Friday, July 22, 2011

514. The "reasonable" man test

The following is related to an old dog with a chronic ear problem. An earlier e-mail was posted in Blog No. 508 at:
http://2010vets.blogspot.com/2011/07/508-ear-canal-ablation-in-dog-email.html


E-MAIL TO DR SING DATED JULY 22, 2011

Hi Dr Sing,

Thank you for your reply!
(Ear Canal Ablation surgery is the only cure in chronic otitis externa with growths)--- URL is:
http://www.sinpets.com/F5/20110722vertical-total-ear-canal-ablation-surgery-chronic-ear-infections-tumours-dog-toapayohvets-singapore.htm


I am not confident with the surgery. Although he had one last year to laser which i mentioned, the vet used gas (i think) and promised to take less than an hour to minimize the risks, (he woke up immediately on the table and stood up wagging tail) his kidney suffered about 6-8 months after that (BUN was 188+ & before surgery 38). I don't know for sure if it was related to the surgery (or chemo) but I've read that it is possible. I cannot help but wonder if your 11-yr old patient died from post surgery...

May i ask, (I've not dared to ask other vets face to face) do you think the ear tumor is going to kill my dog if i leave it as it is...? How is it going to develop...? Will it go into the brain or pressing on it?

Thanks a million.

E-MAIL FROM DR SING DATED JULY 23, 2011

Thank you for your reply. Old dogs are at the end of their life-span and therefore are very high anaesthetic risks.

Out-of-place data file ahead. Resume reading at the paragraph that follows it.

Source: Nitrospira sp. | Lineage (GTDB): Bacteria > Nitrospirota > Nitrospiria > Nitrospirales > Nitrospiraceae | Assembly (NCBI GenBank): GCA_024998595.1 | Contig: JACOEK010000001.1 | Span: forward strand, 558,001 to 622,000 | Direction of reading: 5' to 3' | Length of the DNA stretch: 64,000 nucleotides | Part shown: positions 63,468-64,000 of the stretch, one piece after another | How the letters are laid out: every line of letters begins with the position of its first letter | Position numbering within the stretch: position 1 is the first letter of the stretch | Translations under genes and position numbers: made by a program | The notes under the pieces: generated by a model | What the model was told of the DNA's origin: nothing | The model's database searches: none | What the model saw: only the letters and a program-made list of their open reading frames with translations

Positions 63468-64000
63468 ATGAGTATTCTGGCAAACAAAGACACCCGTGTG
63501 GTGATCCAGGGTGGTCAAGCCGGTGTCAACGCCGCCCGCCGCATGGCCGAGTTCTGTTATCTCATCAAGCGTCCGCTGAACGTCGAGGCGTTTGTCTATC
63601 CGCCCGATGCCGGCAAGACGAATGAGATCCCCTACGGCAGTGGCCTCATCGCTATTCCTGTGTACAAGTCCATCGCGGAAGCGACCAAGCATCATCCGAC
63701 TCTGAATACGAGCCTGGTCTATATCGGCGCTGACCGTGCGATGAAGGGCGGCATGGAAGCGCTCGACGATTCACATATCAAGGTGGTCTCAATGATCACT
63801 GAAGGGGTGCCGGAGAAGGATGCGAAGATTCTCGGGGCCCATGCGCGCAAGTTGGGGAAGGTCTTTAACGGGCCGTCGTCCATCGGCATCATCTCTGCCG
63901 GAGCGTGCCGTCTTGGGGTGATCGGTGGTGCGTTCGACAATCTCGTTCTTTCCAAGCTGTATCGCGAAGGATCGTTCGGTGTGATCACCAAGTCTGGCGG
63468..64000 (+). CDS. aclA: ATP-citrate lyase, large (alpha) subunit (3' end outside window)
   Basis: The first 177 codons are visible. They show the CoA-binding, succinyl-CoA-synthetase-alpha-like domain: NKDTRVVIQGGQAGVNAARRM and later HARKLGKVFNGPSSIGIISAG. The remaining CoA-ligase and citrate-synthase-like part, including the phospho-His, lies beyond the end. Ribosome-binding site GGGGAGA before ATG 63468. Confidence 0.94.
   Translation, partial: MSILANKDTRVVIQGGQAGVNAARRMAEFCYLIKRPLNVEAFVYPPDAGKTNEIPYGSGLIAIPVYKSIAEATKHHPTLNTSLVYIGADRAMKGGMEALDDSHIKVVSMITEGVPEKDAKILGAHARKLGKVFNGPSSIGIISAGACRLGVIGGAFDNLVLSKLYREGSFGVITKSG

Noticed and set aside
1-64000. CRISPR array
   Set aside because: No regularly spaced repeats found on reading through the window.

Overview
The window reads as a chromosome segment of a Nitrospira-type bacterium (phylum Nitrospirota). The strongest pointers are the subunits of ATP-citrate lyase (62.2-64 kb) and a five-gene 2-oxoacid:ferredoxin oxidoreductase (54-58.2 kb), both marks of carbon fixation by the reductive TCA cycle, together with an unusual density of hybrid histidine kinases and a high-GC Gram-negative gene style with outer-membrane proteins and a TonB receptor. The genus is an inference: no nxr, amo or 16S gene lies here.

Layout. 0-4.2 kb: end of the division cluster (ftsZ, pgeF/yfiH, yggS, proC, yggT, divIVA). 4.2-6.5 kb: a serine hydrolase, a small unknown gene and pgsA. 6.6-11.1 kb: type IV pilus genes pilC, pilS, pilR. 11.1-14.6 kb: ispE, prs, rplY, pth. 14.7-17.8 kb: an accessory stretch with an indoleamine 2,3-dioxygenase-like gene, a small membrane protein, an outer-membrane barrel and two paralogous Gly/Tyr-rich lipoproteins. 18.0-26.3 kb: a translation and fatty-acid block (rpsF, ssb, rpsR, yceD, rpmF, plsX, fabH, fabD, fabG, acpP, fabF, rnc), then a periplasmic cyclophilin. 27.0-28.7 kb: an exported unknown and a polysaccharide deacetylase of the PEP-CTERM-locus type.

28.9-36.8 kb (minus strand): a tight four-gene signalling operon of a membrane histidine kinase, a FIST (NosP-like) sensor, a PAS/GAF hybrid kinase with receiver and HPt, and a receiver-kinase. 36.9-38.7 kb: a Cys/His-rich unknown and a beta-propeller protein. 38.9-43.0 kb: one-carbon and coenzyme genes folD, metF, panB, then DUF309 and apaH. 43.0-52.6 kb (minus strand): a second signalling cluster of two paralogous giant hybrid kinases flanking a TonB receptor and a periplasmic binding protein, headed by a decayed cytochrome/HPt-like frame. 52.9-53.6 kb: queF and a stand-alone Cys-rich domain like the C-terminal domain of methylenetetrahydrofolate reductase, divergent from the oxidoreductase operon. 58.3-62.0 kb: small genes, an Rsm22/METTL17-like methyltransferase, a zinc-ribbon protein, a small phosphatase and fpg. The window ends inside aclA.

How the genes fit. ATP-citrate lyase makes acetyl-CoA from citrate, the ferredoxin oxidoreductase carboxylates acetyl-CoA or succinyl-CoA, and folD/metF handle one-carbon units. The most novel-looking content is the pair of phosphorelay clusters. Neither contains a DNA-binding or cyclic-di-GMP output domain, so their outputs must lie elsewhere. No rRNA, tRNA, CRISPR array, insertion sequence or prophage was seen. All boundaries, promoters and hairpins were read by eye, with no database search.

Any outcome in a complaint is judged by a "reasonable" man test in a court of law. Will a "reasonable" man think that the death of my 11-year-old dog patient that had ear canal ablation and passed away in his sleep 4 months later was due to the surgery?

A reasonable man will think that the death of patient that dies during or within a day or two after surgery is due to the surgery. After 4 months, a reasonable man does not think that the death of this 11-year-old dog is due to the surgery especially when he has been eating and drinking normally after convalescence.

As every dog is an individual and the exact nature of his ear growths are not known due to no histopathology results (as to whether the growths are cancerous or not) being available from you, it will be difficult to predict what will be the final outcome of your dog.

With chronic otitis externa and ear canal growths, infections of the ear canal get more severe, leading to the rupture of the ear drum and spread of the infections to the middle and inner ear may occur. If the growths are cancerous, they may spread to other areas including the brain.

Best wishes.

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